NMI’s budget shortfall at 11.6 pct.


The CNMI government expects to see an 11.6-percent budget shortfall this fiscal year, and the Finance Department is recommending further adjustment to fund government operations and activities.

In a letter to House Speaker Blas Jonathan T. Attao (R-Saipan) and Senate President Victor B. Hocog (R-Rota), Gov. Ralph DLG Torres told the two legislative leaders that Finance Secretary David Atalig had advised that the expected budgetary resources be reduced by another $17.9 million or 7.3 percent. That would bring the reductions in the current fiscal year to about $29.9 million.

“This [$17.9 million] is in addition to the $12-million reduction reported in an earlier letter to the Legislature. Percentage-wise, the $17.9 million is a reduction in total [fiscal year] 2019 budgetary resources of 7.3 percent from the previous reduction,” said Torres in the letter.

“Combining the two reductions results in a total reduction of 11.6 percent from the original [fiscal year] 2019 budgetary resources. With the additional $17.9 million reduction, total budgetary resources for [fiscal year] 2019 must be reduced by approximately $29.9 million.”

The administration’s original estimated revenues for fiscal year 2019 was $258 million. This would go down to $228 million after the $30 million reductions in the first two quarters of the current fiscal year. The government’s revised budget authority is now at $141 million.

Finance had already projected a $12-million budget reduction, which was reported to the Legislature last March. Torres cited Super Typhoon Yutu as the major contributor.

“My administration explained that the devastating impact of Super Typhoon Yutu was a major contributing factor in the initial decline in projected revenues,” said Torres, who added that adjustments were necessary due to the decrease in revenues.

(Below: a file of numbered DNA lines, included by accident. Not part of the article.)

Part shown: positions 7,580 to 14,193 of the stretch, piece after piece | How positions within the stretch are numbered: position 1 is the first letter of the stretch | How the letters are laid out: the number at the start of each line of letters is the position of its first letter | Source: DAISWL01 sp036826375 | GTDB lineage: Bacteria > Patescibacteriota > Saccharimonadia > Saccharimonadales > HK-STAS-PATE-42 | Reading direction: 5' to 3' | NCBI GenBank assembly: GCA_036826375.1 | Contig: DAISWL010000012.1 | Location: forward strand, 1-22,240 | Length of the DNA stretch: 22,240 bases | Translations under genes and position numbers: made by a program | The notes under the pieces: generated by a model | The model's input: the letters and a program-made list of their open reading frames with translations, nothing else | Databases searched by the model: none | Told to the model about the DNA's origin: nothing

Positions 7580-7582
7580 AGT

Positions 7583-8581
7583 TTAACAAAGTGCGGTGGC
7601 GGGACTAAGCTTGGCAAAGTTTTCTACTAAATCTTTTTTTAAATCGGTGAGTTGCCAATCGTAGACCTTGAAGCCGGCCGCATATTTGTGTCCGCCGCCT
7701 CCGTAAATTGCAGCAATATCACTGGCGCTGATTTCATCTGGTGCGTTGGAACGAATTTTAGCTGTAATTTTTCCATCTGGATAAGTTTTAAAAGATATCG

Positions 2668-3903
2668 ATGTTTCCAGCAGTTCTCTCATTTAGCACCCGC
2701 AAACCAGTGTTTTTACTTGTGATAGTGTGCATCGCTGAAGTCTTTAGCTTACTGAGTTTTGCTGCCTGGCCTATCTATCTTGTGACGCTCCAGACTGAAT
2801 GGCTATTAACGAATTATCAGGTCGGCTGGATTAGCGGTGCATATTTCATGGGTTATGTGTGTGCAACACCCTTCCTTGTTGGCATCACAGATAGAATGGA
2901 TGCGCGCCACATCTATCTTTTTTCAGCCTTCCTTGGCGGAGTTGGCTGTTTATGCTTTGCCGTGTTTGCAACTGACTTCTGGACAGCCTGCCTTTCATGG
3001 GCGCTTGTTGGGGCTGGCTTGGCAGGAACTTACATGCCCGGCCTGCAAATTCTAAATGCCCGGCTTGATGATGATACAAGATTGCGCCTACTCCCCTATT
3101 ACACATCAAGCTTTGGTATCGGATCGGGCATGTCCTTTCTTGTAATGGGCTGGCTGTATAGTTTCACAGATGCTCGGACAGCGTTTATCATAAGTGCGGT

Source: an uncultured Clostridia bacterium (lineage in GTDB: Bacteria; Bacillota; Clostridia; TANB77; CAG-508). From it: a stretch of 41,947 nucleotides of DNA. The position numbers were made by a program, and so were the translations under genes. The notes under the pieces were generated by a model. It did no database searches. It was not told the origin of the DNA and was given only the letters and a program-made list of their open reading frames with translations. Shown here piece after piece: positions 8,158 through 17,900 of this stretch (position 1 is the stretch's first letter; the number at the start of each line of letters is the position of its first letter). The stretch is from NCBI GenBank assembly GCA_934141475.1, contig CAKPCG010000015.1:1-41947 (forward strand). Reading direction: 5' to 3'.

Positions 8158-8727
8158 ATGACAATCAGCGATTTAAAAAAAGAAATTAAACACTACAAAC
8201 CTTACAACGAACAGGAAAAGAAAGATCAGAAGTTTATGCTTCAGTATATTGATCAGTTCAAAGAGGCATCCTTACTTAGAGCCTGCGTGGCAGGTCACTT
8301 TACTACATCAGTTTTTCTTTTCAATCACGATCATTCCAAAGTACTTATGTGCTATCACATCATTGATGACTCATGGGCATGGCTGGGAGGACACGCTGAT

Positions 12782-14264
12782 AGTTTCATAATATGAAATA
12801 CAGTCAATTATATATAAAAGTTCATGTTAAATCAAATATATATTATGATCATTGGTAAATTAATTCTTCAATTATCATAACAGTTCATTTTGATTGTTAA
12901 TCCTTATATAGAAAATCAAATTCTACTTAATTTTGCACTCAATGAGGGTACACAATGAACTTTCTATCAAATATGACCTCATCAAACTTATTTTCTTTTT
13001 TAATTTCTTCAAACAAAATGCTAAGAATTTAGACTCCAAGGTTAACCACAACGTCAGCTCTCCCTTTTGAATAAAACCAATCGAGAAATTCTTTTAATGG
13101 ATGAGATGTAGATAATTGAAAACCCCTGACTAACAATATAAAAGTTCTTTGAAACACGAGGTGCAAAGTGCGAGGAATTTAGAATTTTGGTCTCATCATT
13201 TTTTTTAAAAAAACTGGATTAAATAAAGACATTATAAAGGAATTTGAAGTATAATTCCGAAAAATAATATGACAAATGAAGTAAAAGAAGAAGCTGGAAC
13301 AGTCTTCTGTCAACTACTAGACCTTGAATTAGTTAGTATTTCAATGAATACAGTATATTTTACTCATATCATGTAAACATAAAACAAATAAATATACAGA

He expects revenue collection to pick up in the second quarter. “At the time of transmitting the prior letter, we were optimistic that revenue would rebound, as most of the damage from Yutu was remedied and the tourism industry was steadily regaining its footing. Unfortunately, this has not occurred to the degree necessary to stave off further reductions in expenditures and additional cost-containment measures.”

Torres said the decision was very difficult “but it is necessary in order to ensure the fiscal viability of the Commonwealth in the long term. We will continue to prioritize meeting payroll for our government employees, but we recommend all branches to take steps within their operational budget as a response to the current fiscal conditions.”
“We understand that this reduction will have an impact on public operations and services, but we must…realign government spending with available resources.”

“We have already taken…steps to curtail costs, but it is imperative that we…identify areas that can be reduced [further],” added Torres.
Super Typhoon Yutu

He reminded everyone that Yutu was one of the reasons why the CNMI is currently in its current predicament.

Torres said the loss in economic activity in the first two quarters of the current fiscal year are still being felt by the CNMI to this day, with tourist arrivals dropping by 39.8 percent in March.

“In order to meet the demand of recovery, local resources had to be expended for the upfront costs of the storms’ impact. Evidently, it led to an efficient response and faster recovery through the expedient delivery of public services so that our people could feel whole again.”

He said the next step is sustaining economic recovery.

Jon Perez | Reporter
Jon Perez began his writing career as a sports reporter in the Philippines where he has covered local and international events. He became a news writer when he joined media network ABS-CBN. He joined the weekly DAWN, University of the East’s student newspaper, while in college.

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